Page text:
Vietnamese nuns protest for return of property

Ho Chi Minh City, Mar. 19, 2008 ( - A group of Vietnamese nuns has inaugurated public protests against plans by the government to turn their property into a hotel and night club.

The Sisters of St. Vincent in Ho Chi Minh City (formerly Saigon) are commencing public prayer vigils at a building they once owned, which was seized by the government in 1975. The protests are an echo of the dramatic prayer vigils by Catholics in Hanoi, which prompted the government to promise the restoration of a building that was once the office of the papal nuncio.

In Ho Chi Minh City, the contested property was owned by the Sisters of St. Vincent, who operated a day-care center there. In 1975, when the Communist government came to power in southern Vietnam, the nuns acceded to heavy government pressure to open a kindergarten on the site. But in 1997 the government seized the building entirely, and has subsequently ignored requests for its return.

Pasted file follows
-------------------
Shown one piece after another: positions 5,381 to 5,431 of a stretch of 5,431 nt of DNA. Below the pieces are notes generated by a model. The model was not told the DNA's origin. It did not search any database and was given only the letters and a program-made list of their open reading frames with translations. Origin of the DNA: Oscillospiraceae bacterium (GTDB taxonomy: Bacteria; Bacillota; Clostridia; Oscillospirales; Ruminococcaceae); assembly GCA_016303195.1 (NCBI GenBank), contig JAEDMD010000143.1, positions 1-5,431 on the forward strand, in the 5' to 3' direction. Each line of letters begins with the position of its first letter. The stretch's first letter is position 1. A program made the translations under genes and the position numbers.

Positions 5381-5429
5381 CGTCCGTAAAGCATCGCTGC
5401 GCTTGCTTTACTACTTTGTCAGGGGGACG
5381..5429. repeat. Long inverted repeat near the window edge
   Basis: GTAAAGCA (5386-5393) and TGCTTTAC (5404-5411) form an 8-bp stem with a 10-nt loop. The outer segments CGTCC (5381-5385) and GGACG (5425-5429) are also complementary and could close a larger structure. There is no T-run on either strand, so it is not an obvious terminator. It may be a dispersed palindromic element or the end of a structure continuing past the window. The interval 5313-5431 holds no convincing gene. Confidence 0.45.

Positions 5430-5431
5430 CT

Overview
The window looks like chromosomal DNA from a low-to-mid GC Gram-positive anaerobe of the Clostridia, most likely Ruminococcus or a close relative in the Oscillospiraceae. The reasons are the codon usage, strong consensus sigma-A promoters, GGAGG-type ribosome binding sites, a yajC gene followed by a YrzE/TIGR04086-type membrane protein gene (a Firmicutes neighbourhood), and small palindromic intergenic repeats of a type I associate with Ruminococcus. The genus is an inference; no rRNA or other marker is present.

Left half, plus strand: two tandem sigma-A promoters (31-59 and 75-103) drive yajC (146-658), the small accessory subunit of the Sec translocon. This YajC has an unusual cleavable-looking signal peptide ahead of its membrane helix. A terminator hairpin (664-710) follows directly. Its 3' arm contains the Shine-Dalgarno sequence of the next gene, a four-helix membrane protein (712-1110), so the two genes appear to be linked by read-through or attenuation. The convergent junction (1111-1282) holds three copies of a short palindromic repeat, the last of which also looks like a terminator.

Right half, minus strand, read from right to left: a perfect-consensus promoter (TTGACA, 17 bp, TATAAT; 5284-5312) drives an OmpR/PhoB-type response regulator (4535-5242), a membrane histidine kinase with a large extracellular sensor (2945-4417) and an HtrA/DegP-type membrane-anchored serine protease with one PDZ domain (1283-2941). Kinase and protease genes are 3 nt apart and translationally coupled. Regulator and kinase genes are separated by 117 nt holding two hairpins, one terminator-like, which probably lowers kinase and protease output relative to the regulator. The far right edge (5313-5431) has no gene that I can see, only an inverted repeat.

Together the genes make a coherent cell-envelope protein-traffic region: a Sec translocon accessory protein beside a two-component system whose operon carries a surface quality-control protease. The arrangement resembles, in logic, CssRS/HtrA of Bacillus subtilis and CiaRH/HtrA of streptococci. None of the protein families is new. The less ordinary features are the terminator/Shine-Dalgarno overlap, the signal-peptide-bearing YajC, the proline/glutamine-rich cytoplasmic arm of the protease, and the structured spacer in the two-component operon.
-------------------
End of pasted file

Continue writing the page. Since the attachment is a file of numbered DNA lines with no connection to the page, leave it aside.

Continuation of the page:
In recent years the government has leased the building to private owners, in order to raise money to support the local administration. A club has been opened in the building, and last year police raided that club, reporting that it was operating as a brothel.

Now under the administration of a different government unit, the building has been slated for demolition, with the administrators saying that they will redevelop the property into a hotel and night club. The Sisters of St. Vincent, joined by the Archdiocese of Ho Chi Minh City, have pleaded for restoration of the confiscated building, and the nuns have begun daily prayer vigils to protest the destruction.